As with any criminal, addict, or person engaging in some kind of unscrupulous behavior, I got sloppier and sloppier about covering my tracks. (My tracks, of course, being that I was seven years old and using my mom’s sewing machine to make Barbie clothes without her knowing.) The more “high-risk” sewing I participated in, and the more excited I got that my little Barbie clothes were turning out to actually look like real Barbie clothes, the lazier I got about keeping the whole thing a secret. At some point, every addict wants to get caught; the possibility of being found out, of tempting fate and authority, only adds to the rush…
So I took my little Barbie clothes and my Barbies out of the sewing room — which was out of the way at the end of the downstairs hall where my mom never went — and started playing with them… In my bedroom, in the family room, on the staircase; all places where my mom, were she to pay me more than a passing glance as she went about her day, would find me out and get me in big trouble!
Or so I thought.
Eventually she did pass by me and did a double take, “Where did your Barbie get those clothes?!” At this point my mom probably was thinking that I was a criminal, that I must have stolen them from somewhere because she knew she didn’t buy them and how else would I have acquired them? — but I was too excited to worry about what she might really be thinking. The moment I’d been anxiously anticipating had finally arrived!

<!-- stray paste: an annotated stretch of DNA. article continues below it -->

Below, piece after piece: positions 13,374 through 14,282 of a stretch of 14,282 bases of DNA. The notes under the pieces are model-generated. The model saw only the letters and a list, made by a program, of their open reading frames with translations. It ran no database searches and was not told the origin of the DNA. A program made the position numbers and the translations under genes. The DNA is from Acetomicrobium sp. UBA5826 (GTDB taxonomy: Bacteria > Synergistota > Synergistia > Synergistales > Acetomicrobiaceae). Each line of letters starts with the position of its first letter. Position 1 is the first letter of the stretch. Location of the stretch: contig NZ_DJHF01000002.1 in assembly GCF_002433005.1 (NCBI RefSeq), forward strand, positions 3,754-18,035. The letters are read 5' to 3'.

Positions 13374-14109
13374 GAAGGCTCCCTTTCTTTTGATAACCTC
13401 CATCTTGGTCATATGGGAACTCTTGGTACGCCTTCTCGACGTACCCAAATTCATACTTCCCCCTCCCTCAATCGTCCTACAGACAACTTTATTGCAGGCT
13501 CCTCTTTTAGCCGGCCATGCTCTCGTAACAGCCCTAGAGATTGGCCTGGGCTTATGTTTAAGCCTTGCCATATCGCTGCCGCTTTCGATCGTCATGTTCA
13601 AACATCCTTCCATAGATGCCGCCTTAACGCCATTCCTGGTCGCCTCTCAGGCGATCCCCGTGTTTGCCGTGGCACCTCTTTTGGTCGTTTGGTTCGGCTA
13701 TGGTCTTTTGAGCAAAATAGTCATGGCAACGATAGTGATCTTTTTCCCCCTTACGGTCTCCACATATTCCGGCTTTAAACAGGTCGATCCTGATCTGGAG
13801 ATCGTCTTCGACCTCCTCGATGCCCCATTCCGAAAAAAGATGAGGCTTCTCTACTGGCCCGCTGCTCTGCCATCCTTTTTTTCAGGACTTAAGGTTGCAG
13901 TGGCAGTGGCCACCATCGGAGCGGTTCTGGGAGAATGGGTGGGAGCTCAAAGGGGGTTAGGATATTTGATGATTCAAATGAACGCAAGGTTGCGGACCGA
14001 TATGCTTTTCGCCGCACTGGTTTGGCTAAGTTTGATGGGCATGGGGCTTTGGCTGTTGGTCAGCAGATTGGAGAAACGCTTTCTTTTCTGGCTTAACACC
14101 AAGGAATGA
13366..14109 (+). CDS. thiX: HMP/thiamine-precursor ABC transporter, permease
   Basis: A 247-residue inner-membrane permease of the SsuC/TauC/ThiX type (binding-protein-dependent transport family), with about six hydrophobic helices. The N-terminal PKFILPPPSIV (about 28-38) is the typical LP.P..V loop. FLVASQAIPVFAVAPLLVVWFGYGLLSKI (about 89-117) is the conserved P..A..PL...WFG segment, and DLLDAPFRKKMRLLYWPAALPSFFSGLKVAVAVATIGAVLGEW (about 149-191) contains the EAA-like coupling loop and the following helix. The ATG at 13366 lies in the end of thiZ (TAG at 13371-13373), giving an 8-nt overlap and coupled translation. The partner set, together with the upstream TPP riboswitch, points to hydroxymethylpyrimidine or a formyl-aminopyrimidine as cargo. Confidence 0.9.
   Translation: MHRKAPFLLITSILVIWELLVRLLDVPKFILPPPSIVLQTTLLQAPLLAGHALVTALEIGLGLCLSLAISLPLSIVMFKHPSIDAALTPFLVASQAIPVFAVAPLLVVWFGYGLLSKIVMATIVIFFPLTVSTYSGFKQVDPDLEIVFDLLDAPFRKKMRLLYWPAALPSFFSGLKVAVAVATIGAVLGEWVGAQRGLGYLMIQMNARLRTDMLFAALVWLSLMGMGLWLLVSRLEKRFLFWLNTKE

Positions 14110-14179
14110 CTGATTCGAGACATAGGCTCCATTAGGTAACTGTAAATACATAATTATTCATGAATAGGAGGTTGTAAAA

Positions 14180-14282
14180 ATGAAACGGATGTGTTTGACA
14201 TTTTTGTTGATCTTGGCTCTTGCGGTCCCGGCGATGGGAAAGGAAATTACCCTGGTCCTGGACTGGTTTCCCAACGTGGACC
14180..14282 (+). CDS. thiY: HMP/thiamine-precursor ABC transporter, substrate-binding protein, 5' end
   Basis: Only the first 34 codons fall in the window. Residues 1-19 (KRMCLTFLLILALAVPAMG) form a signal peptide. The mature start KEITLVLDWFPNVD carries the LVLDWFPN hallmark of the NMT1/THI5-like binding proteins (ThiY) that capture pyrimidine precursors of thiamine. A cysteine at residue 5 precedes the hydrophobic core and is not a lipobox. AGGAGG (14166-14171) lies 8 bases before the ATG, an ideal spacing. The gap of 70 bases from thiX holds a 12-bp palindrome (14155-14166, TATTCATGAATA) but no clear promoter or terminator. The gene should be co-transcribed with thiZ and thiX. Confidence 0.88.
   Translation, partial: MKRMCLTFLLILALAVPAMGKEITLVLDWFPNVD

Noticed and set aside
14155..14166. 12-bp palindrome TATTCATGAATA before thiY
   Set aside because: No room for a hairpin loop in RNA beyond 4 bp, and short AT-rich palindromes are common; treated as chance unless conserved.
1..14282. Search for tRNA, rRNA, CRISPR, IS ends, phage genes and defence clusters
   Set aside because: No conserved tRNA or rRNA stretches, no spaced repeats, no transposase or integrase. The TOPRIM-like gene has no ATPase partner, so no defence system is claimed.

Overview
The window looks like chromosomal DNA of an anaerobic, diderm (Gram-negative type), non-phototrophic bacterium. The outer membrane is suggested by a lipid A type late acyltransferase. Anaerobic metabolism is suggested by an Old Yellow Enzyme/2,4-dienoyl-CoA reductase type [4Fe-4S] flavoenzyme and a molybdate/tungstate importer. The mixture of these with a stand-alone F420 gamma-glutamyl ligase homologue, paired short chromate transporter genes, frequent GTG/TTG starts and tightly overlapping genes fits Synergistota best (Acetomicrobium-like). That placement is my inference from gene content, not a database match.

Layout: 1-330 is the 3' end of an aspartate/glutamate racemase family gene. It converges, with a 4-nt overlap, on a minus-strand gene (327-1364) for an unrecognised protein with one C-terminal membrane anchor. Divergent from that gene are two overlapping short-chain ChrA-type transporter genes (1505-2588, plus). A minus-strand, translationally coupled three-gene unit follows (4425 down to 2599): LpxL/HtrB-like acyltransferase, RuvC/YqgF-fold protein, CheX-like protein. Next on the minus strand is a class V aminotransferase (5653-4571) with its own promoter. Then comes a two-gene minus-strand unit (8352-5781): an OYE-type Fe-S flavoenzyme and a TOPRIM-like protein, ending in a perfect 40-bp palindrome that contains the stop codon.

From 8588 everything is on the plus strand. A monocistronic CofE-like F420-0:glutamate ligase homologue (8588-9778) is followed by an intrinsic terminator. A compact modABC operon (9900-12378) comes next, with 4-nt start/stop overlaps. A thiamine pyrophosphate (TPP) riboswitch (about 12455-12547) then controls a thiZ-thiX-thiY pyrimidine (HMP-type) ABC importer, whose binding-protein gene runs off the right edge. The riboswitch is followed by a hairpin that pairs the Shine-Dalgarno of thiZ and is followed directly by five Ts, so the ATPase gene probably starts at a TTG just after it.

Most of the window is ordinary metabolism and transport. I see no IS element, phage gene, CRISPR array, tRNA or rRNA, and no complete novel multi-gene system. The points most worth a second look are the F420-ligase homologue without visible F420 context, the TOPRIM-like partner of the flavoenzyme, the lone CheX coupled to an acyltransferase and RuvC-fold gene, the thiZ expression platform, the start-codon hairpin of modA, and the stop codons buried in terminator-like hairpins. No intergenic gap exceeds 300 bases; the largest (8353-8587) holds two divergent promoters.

“I made them myself.”
“No you didn’t. You didn’t make those.”
“Yes I did. Don’t you recognize my old pink corduroy pants?”
Flummoxed, she took a closer look and the expression on her face went from confusion and shock to amusement and even pride as she recognized my old pants, repurposed and scaled down to fit a Barbie.
“And see this one, Mom, this is your old shirt!” I said as I pointed to my favorite outfit on my favorite Barbie, which had this very Yves Saint Laurent Safari Collection thing going on. It consisted of a pair of khaki colored trousers, an off-white t-shirt, and this little shawl that I had made from a scrap of open weave grass-cloth that came from I don’t know where, but it sure added a nice textural accent to the ensemble.
“But you don’t know how to sew…” she started to say.
“I taught myself!” I replied, before she could even finish, “I couldn’t wait until you thought I was old enough for you to teach me, so I went and figured it out all by myself.” I was brimming with pride, and by the time she had processed what I had just said, she was too.